A D V E R T I S E M E N T
for Version 6.0
version 6, the options palettes is replaced with the options bar. The
brushes palette has become part of the options bar, and three new
palettes have been added: Styles, Character and Paragraph.
When you first open
Photoshop, the palettes are stacked along the right edge of your screen in
palette groups. The first group contains the Navigator, Info, and Options
palettes. Next is the Color Swatches, and Brushes palettes. Below that are the
History and Actions Palettes. Finally, you have the Layers, Channels, and Paths
Palette groups can be
moved around in the workspace by clicking on the title bar and dragging. Each
palette group has a collapse and a close button in the title bar area. Try the
collapse button for each of the palette groups now. You'll notice the button
works as a toggle, clicking the button a second time after the palette is
collapsed will expand the palette again. You may also notice that some palettes
do not completely collapse. Try collapsing the color palettes and you'll see
that the color ramp is still visible.
For palettes that
partially collapse, you can completely collapse them by holding down the
key as you press the collapse button. You can also collapse a group by double
clicking on any of the palette tabs. To display a collapsed palette, just click
once on the palette tab if it's in the back of the group, or double click if
it's in the front of the group.
Palettes can be resized
either by holding your cursor over an edge and dragging when the cursor changes
to a double pointing arrow, or by clicking and dragging on the right corner.
Only the Color, Options, and Info palettes are not resizable.
for Mac Users
received reports that the function keys to show/hide palettes do not
work on the Mac. Mac users will need to access these commands from the
When you click the close
button on a palette group it closes all the palettes in the group. To display a
palette that is not shown, you can either choose the command from the Window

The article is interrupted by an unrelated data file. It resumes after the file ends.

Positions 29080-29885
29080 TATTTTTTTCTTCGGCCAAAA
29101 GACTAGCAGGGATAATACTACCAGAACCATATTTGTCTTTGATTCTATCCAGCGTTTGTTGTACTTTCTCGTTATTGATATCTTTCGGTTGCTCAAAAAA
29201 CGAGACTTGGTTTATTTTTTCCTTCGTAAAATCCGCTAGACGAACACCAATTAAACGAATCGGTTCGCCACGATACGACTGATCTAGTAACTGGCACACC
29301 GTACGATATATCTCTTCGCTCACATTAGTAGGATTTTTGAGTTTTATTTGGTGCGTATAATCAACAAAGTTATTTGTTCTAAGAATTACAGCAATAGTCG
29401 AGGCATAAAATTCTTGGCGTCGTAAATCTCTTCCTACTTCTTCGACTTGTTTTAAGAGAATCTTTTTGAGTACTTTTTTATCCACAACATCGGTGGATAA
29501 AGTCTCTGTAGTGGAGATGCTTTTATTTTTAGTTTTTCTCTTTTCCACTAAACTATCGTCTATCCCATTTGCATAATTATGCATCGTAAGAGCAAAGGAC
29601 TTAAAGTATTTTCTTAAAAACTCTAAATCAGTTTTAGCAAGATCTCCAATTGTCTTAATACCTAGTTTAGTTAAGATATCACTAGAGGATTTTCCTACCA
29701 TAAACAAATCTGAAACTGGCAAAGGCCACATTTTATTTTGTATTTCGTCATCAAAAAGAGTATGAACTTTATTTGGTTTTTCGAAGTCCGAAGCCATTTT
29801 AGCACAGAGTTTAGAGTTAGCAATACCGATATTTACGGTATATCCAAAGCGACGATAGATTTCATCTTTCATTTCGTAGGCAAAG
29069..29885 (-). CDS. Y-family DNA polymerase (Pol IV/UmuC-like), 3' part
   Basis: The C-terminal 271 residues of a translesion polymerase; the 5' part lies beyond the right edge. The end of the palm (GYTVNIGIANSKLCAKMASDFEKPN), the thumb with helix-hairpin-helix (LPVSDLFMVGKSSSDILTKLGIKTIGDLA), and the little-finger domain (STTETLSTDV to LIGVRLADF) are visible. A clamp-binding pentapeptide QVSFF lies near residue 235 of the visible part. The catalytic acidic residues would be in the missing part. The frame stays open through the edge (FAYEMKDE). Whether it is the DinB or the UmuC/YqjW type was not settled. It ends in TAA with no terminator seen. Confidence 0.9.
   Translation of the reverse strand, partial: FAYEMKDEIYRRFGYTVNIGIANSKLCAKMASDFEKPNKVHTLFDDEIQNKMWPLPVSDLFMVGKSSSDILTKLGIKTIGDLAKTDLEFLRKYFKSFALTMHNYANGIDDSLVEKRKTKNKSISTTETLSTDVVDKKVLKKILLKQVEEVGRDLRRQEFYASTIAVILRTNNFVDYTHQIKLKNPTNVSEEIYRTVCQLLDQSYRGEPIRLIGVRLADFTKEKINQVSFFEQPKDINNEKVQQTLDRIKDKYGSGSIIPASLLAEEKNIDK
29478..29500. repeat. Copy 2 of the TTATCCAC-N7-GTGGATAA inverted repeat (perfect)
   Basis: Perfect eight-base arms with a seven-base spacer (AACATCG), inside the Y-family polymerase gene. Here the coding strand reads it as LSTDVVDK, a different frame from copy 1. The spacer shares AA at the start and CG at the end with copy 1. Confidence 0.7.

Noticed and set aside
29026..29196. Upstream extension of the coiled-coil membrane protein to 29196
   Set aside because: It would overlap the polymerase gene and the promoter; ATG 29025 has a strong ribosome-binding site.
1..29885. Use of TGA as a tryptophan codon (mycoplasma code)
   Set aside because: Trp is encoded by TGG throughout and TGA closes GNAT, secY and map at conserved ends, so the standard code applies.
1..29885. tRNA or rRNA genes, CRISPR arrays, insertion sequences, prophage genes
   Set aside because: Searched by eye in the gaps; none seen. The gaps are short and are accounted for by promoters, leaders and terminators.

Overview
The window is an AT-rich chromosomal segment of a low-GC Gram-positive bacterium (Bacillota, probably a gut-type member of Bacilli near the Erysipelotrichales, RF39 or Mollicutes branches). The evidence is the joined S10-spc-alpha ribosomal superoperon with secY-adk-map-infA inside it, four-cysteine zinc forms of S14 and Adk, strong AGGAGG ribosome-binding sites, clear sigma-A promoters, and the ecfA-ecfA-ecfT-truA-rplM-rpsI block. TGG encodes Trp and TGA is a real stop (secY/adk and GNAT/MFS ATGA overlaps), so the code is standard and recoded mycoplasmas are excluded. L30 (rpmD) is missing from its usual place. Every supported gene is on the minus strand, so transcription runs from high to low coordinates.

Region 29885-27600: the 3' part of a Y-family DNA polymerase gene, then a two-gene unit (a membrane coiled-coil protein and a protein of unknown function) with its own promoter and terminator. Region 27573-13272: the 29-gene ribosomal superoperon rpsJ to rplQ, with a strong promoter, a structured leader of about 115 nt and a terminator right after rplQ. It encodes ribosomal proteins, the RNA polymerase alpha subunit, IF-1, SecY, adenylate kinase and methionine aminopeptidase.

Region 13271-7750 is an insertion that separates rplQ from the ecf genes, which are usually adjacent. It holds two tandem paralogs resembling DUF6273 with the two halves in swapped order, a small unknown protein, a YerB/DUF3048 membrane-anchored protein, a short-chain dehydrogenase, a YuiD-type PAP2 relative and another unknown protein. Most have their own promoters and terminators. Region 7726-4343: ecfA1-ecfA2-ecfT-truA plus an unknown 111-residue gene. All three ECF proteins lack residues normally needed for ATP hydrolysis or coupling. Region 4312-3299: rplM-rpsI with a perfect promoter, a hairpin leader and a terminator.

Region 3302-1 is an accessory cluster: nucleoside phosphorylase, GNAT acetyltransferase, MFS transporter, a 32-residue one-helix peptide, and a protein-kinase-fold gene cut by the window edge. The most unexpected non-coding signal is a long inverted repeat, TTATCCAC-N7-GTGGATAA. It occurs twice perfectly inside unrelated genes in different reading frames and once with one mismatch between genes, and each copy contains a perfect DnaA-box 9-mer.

Menu, or display the palette using its keyboard shortcut. They are:
- Enter or
Return = Show/Hide Options Palette (V5.x only)
- Double click tool
button = Show/Hide Options Palette (V5.x only)
- F5 = Show/Hide
- F6 = Show/Hide
- F7 = Show/Hide
- F8 = Show/Hide
- F9 = Show/Hide
And don't forget these
which we learned in the last lesson:
- Tab =
Show/Hide Toolbar and all Palettes
- Shift-Tab =
Show/Hide all Palettes
To bring a grouped palette
to the front of the group, click on the palette's tab. You can also ungroup and
rearrange the palettes by clicking on a tab and dragging it outside of the group
or to another group. Try it now by dragging the navigator palette out of it's
default group. Then put it back by dragging it back onto the palette group.
common feature of all the palettes is the palette menu. Notice the small arrow
in the upper right corner of each palette. If you recall from our lessons on the
menu and status bar, this indicates a pop-out menu. Whenever you see me refer to
a palette menu throughout these lessons, you'll know I mean this menu for
whichever palette is being discussed. Take a look at the palette menu for each
of the palettes now. Notice that each individual palette has a unique menu.
Practice showing, hiding
and moving the various palettes, click on the palette tabs to familiarize
yourself with each palette, and take a look at each of the palette menus while
you're at it.
for Version 6.0
Photoshop 6, the commands to reset and save palette locations have
moved. Reset Palette Locations is under the Window menu. Preferences is
under the Edit menu.
If you'd like to return
the palettes to the default locations after you finish experimenting, go to File
> Preferences > General and click the button to reset Palette Locations. If you
always want to start Photoshop with you palettes this way, uncheck the box "Save
Palette Locations" box while you are there. If you work with many large images
you may prefer to keep your palettes collapsed along the bottom edge of the
Photoshop workspace to give you the maximum space for documents. We'll take a
closer look at each of the individual palettes in future lessons.